AWC - Funded Research
Improving yield, yield stability and Grade protection in Western Canadian Spring and Durum Wheat Cultivars – An Integrated approach
Canadian Agricultural Partnership (CAP) Wheat Cluster Project
AWC Contribution: $434,854
Over the last 15 years, significant progress has been made at the Crop Development Centre (CDC) at the University of Saskatchewan in the development of high yielding, shorter, stronger-strawed cultivars that meet the needs of evolving crop production practices. This has been accompanied by improved disease resistance in all classes, and routine development of wheat midge and sawfly resistant cultivars supported by carefully managed disease nurseries and marker assisted breeding. Although significant progress has been made in breeding for fusarium head blight (FHB) resistance in wheat, continued improvement is required in all classes, particularly in durum wheat where only small improvements were seen in the past 10-15 years. Obviously more emphasis must be placed on genetic strategies to reduce FHB-produced mycotoxins to ensure marketability of Canadian wheat in premium markets.
For this application, we are requesting continued Cluster support for the wheat breeding activities at the CDC. The new funding will support incremental work and capacity that was developed in the first two Cluster projects. We propose to work on five wheat classes: CWRS, CWAD, CPSR/CNHR, and CWHW. The effort on CWHW wheat will be wound down during the course of this project as we transition resources to work on the evolving CNHR class. Combined, these market classes currently account for nearly 95% of the wheat planted in western Canada. Much of the emphasis will be on CWRS and CWAD, because we believe these two classes will dominate wheat crop acreage in the western prairies for the foreseeable future.
Benefits to producers:
Challenges for Canadian wheat producers include biotic (diseases and insects) and abiotic stresses (climate change and cyclical weather patterns), and market competition both in terms of access to export markets and domestic viability of the crop. Market access is already tenuous because of the high cost of shipping of wheat to international customers. In addition, research and breeding investments by export competitors further threaten the viability of the Canadian wheat industry. New cultivars are continually needed to maintain a viable wheat industry in the face of these challenges.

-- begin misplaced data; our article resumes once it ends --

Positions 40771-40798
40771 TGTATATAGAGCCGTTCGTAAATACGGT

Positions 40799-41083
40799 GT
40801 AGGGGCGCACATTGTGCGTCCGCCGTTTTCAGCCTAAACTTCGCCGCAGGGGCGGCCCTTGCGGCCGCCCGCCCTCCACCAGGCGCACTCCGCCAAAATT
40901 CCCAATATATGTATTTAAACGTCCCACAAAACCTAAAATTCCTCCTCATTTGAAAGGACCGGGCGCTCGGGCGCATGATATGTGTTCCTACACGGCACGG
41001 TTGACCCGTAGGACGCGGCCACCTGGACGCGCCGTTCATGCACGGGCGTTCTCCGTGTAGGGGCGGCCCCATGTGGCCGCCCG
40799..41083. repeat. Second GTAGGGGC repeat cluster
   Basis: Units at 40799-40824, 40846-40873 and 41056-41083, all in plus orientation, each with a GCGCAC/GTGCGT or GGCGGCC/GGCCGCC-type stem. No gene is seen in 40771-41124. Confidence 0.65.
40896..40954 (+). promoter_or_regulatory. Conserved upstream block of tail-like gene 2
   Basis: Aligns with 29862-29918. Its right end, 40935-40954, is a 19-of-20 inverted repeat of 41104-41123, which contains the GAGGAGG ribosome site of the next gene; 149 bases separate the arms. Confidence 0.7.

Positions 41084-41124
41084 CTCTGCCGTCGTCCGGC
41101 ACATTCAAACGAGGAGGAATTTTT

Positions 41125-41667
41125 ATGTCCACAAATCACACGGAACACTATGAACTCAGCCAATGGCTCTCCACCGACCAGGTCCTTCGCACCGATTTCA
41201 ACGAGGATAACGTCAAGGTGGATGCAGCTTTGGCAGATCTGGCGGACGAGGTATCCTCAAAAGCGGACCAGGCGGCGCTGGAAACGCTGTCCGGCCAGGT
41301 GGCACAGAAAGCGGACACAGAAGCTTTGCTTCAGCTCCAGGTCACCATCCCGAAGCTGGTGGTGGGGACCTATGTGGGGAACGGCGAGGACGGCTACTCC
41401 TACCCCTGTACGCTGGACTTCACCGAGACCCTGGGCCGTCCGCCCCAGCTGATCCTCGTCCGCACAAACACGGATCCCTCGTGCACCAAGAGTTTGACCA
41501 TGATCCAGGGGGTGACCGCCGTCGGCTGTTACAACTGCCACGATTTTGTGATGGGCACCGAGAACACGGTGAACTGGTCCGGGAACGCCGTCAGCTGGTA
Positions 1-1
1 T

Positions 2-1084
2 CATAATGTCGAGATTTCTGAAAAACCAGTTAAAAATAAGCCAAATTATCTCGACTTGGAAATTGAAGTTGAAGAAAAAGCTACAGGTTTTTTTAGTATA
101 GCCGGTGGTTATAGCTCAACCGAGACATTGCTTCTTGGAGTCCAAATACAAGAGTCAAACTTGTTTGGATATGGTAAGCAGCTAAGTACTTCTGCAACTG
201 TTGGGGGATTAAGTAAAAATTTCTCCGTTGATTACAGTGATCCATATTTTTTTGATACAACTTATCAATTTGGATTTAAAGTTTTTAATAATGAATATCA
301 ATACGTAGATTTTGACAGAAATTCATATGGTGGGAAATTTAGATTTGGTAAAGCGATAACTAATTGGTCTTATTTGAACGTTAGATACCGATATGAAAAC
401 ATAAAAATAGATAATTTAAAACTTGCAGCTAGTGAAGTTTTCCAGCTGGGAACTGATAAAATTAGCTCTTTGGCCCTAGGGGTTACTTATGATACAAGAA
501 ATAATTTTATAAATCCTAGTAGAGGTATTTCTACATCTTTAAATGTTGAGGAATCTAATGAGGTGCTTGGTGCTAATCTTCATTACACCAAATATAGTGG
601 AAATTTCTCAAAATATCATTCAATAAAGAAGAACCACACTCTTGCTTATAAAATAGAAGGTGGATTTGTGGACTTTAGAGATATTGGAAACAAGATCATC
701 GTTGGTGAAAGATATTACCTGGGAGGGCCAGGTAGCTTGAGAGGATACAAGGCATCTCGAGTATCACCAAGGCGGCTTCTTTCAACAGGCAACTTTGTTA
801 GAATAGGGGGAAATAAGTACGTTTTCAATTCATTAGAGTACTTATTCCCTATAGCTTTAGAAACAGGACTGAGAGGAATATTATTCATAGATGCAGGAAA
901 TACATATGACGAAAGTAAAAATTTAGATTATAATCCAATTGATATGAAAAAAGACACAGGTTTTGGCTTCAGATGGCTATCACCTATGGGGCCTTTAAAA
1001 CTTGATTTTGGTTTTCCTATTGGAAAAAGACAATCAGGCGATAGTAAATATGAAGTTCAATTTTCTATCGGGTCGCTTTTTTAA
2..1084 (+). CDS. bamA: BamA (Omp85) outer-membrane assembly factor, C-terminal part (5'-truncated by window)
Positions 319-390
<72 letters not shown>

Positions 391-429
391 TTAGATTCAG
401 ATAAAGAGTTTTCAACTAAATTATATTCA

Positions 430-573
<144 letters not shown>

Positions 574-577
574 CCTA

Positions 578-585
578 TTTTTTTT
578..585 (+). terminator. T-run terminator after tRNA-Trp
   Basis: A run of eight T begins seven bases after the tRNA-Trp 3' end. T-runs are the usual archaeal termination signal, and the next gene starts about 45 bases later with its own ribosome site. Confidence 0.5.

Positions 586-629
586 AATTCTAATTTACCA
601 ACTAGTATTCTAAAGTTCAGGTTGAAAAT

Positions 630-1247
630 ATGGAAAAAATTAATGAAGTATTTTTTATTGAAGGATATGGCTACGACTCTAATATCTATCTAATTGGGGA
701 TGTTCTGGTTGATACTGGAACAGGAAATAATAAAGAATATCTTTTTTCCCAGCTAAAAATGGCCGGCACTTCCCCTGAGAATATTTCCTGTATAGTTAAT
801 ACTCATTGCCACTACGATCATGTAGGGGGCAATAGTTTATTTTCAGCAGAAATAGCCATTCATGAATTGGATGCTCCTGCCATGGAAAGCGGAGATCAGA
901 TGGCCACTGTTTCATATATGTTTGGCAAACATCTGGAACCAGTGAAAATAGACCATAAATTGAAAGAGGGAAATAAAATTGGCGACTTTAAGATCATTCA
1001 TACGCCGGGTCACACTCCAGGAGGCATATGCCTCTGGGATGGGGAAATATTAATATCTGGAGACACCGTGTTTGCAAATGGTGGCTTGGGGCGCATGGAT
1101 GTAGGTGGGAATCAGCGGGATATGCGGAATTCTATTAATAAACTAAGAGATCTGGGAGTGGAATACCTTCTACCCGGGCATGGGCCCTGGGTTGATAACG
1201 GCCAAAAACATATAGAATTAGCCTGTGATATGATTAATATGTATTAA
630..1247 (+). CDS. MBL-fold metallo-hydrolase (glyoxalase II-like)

Virulence changes in pathogen populations (eg. wheat stripe rust) and the continued threat of other biotic agents (eg. FHB and wheat midge) requires continued vigilance. Changes in food safety standards in both domestic and export markets are a further threat that must be addressed by development of improved cultivars. For example, reduced tolerance levels for mycotoxins such as DON produced by Fusarium spp. is a current issue for all of our wheat quality classes. The outbreak of FHB in durum wheat in 2016 is a perfect example of a major threat that requires continued investment to develop improved resistance in that class. Climate change models suggest that much of the western wheat belt will become drier, and that winters are likely to be less severe, which will affect both yield potential and possible new pathogens and insect pests.
Because producers rely heavily on new genetics, any acceleration of the cycle of crop development to address these challenges will bring significant gains for the entire wheat value chain. We will also develop, validate and apply DNA marker technologies to identify germplasm and breeding lines carrying effective combinations of durable sources of resistance to the rusts, FHB , wheat midge, and wheat stem sawfly that will reduce crop losses and need for fungicides and insecticides. Such cultivars are also suitable for organic or reduced input production systems and would be very beneficial if legislation were introduced to reduce pesticide residues in any market jurisdictions.
Pierre Hucl is currently Professor in the Crop Development Centre (Department of Plant Sciences, University of Saskatchewan). Hucl joined the CDC in 1990. Current duties encompass the breeding and genetics of spring wheat, alternative wheat and canary seed. Hucl is the developer or co-developer of over 65 varieties of wheat, canaryseed, dry bean, pea and peanut. He is the author or co-author of over 170 refereed papers and more than 100 conference abstracts and presentations.